On my return home, while waiting for the open window to cool my furnace-like bedroom sufficiently for me to get to sleep, the Penguin Opera Guide informed me that it was not, as I had assumed, based on La Ronde** and so all the characters would sort themselves out with the right people in the end. This was not the case. The eponymous La Rondine is a metaphorical swallow, and the plot is basically La Traviata-lite, with everyone unhappy because they are incapable of having sensible conversations.
Which led me to think of what operas would be like if people really did behave sensibly, and by a series of leaps, to the culture of opera on various planets in Lois McMaster Bujold's Nexus.
At the time in which the Vorkosigan novels are set, Barrayar can rightly claim the most vibrant opera scene in the known worlds. That the reader doesn't know this from the novels can be put down to Aral not having been to the theatre for 50 years without it being for political purposes, and Miles being culturally illiterate***. The reasons for this are as follows. The colonists took with them, along with many other things, a rich library of earth's musical tradition. During the Time of Isolation they were able to maintain the technology required for pre-C20 musical performance, albeit with some restrictions. While opera and the Classical tradition functioned initially as a source of connection to the colonists' galactic heritage, the hardships soon lead to the development of a native tradition. The tendency of Barrayaran history towards melodrama naturally suited the medium. By the time Barrayar rejoined galactic civilization, it had amassed a large new repetoire. Barrayaran composers seized with enthusiasm upon the new instruments and resources that opened to them, while galactic enthusiasts took up existing works such as the immense Vothalia Cycle. The sub-genre of all-male opera performed by military groups was greatly welcomed, to the horror of the Barrayarans, by the planet Athos. Opera remains a major Barrayaran export, responsible for a goodly share of its foreign exchange.
Cetaganda naturally practices opera as it does all arts. Standards are said to be overwhelming, and the singers are able to modulate their pitch to resonate precisely within the skull of the highest-ranking official present. No-one from off-planet has ever seen a full performance, although the local diplomats are treated, if that is the word, to an annual festival of highlights aimed at their inevitably low-brow taste.
Famed for its revivals of classic productions, it produces marvellous new singers (attributed to humans having evolved in the particular atmosphere) who leave to command fantastic fees elsewhere.
Famous for their castrati.
Opera on Beta can be divided broadly into two camps. The first focusses on authentic cultural performances as close as possible to the original productions. The Orchestra of the Age of Enlightenment has nothing on these musicians, who will eat a C18 diet for a month before playing Mozart. They are very popular with tourists. The second adheres more to the Betan cultural mainstream. This involves the production of modern Betan pieces, and galactic classics for which the plots are altered to suit the Betan audience. These also attract tourists, but for different reasons. A famous example is the Betan La Traviata, which tells the story of Violetta, a LPST who begins a relationship with Lord Alfredo Vorgermont, a member of the Barrayaran ambassador's entourage. She encourages him to overcome his primitive conditioning and teaches him the delights of sex in a Betan partnership. In act II, the Barrayaran ambassador, angry that Alfredo is encouraging all his staff to visiting the Orb of Unearthly Delights and turn from Barrayaran morality, writes to Count Vorgermont to tell him of his son's behaviour. Horrified, Vorgermont confronts Violetta, appealing to her to see that she is ruining his eldest daughter's chances of marriage. Violetta tells him that this is not the case, because there are so few Vor ladies of marriagable age, and that she will not leave Alfredo. She tells Alfredo that the choice is his - her, Vorgermont, or neither. Alfredo chooses Violetta. Act III takes place a year later. Alfredo is still with Violetta on Beta Colony. He receives word that his now-married sister, Julietta, has arrived with her father for galactic medical treatment, after a body-birth has almost killed her. Count Vorgermont confesses that he fought a duel with Julietta's husband, because he would not permit the use of a uterine replicator. He apologises to Violetta and asks her to forgive him. In future, he will ensure all his daughters' marriage contracts stipulate the use of a replicator. Violetta forgives Vorgermont, and offers to introduce him to a LPST colleague to counsel him and the Countess. The performance ends with a chorus in praise of healthy sex.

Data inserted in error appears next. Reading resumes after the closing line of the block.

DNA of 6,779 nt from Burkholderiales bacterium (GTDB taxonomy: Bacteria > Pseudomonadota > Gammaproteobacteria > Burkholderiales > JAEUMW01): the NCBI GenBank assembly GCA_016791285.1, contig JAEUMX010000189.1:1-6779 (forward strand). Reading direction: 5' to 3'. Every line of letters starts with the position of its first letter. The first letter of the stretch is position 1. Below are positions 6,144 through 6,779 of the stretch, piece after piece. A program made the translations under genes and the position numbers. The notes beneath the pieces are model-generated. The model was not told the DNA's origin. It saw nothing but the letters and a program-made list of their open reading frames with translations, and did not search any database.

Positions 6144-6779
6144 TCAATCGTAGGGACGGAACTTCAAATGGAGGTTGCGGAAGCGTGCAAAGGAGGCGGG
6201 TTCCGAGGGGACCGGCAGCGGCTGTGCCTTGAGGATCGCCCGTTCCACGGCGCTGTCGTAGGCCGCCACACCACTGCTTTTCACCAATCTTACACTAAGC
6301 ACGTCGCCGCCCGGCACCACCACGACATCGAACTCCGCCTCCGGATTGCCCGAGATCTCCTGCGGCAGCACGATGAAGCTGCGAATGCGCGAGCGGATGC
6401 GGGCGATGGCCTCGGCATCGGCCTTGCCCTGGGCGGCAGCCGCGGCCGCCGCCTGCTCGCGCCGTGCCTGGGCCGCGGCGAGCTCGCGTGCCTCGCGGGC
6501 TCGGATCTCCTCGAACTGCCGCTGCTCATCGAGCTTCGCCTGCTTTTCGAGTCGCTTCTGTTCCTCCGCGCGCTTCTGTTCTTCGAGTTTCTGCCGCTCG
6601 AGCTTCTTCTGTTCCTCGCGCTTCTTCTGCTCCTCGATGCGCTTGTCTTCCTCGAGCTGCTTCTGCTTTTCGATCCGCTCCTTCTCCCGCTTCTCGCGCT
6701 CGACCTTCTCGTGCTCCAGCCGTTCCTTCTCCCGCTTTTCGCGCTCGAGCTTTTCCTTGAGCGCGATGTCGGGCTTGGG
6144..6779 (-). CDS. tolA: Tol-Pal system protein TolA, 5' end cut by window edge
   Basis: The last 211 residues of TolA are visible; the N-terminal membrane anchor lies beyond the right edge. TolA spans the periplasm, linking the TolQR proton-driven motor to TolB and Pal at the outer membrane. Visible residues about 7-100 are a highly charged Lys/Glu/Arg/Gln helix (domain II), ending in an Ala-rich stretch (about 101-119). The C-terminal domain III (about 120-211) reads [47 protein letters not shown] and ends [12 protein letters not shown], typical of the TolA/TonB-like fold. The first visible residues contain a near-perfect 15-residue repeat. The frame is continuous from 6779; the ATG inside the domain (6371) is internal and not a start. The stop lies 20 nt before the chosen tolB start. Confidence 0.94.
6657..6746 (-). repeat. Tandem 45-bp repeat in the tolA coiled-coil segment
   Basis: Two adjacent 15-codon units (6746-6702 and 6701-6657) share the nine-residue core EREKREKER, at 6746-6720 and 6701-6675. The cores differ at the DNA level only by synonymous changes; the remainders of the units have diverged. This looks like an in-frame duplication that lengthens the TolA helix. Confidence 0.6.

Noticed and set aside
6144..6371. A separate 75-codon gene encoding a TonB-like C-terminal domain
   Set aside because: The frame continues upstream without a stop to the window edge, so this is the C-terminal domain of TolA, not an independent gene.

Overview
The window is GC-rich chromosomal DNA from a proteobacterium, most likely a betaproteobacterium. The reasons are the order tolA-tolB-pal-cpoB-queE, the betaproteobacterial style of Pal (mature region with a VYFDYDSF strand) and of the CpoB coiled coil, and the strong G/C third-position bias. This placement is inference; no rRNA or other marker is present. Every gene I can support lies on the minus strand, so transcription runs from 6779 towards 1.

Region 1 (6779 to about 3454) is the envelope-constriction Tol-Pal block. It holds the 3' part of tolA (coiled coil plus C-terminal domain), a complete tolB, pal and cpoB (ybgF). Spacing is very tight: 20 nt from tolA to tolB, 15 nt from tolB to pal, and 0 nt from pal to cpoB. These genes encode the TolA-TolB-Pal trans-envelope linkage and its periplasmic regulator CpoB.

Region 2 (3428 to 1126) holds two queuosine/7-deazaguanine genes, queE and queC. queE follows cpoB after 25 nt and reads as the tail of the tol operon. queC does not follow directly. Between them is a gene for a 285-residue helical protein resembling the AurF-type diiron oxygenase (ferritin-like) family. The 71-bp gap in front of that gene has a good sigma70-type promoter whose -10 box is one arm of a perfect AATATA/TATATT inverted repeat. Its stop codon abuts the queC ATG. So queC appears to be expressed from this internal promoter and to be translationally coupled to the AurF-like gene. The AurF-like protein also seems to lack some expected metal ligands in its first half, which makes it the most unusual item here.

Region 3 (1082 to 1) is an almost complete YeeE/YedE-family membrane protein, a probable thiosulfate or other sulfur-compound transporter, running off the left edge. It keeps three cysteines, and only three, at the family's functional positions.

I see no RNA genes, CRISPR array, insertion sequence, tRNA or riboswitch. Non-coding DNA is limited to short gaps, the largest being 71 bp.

ETA: I had forgotten when writing this that there is a Russian fan-produced Vorkosigan rock opera. It turns out that it is on YouTube. I may have to listen.
* No-one actually dies, so for Puccini it almost is comedy. I am going to see The Girl of the Golden West next year, in which not only does no-one dies, but the lovers end up happily together. Clearly Puccini was having an off-day when he wrote it.
** Note to antisoppist the POG tells me it was originally intended as a Viennese operetta, hence the slight Lehar-ness.
*** While a keen fan of historic holovids, Miles seems strikingly uninterested otherwise in art, music, and fiction.